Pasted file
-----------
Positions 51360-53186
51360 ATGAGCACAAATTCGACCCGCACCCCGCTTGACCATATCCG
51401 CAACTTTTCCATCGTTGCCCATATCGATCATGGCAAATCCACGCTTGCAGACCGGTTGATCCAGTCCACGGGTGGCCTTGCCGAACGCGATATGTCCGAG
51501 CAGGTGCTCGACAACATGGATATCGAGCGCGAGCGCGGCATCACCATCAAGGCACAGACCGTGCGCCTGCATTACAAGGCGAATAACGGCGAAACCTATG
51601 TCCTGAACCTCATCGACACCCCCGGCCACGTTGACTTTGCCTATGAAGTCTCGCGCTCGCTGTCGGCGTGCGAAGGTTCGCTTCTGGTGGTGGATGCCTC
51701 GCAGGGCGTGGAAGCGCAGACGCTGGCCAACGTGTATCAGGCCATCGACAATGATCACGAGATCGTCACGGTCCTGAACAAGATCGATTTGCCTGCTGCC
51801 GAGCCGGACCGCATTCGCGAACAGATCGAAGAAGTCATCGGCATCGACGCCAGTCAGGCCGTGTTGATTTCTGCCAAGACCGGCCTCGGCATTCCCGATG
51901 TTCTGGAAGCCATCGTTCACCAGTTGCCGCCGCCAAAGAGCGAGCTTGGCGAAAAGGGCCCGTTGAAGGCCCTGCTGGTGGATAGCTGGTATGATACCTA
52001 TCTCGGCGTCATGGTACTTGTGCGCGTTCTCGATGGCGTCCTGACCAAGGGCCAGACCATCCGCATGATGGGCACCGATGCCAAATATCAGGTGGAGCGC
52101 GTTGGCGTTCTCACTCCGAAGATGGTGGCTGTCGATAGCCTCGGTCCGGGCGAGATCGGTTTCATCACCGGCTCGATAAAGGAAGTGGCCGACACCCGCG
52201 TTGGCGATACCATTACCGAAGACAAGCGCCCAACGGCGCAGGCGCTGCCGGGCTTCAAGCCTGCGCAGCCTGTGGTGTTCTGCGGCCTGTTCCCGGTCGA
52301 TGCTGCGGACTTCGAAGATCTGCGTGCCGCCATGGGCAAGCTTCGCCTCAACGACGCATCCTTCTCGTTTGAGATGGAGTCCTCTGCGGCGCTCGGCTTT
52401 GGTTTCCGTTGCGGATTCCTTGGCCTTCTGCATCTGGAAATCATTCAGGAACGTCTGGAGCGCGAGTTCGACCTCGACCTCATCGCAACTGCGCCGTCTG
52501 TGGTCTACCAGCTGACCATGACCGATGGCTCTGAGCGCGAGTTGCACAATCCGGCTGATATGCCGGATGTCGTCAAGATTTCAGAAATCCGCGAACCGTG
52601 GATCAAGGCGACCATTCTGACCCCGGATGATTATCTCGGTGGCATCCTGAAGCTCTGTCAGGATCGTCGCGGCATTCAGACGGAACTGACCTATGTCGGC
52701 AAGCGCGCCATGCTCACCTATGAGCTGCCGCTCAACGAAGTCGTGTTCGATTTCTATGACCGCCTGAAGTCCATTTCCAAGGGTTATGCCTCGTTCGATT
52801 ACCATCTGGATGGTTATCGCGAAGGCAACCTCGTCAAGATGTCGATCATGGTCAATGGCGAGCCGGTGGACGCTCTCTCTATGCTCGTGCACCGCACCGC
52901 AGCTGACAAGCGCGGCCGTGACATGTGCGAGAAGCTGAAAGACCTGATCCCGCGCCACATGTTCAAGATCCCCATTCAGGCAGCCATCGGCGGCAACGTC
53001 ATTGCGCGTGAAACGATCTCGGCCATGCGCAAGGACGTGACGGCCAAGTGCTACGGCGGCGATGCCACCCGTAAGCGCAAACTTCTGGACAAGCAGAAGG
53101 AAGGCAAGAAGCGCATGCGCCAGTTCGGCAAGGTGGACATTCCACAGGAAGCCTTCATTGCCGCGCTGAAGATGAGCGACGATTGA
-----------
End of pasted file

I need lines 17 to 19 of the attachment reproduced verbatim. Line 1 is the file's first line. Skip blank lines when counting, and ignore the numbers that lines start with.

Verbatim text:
52801 ACCATCTGGATGGTTATCGCGAAGGCAACCTCGTCAAGATGTCGATCATGGTCAATGGCGAGCCGGTGGACGCTCTCTCTATGCTCGTGCACCGCACCGC
52901 AGCTGACAAGCGCGGCCGTGACATGTGCGAGAAGCTGAAAGACCTGATCCCGCGCCACATGTTCAAGATCCCCATTCAGGCAGCCATCGGCGGCAACGTC
53001 ATTGCGCGTGAAACGATCTCGGCCATGCGCAAGGACGTGACGGCCAAGTGCTACGGCGGCGATGCCACCCGTAAGCGCAAACTTCTGGACAAGCAGAAGG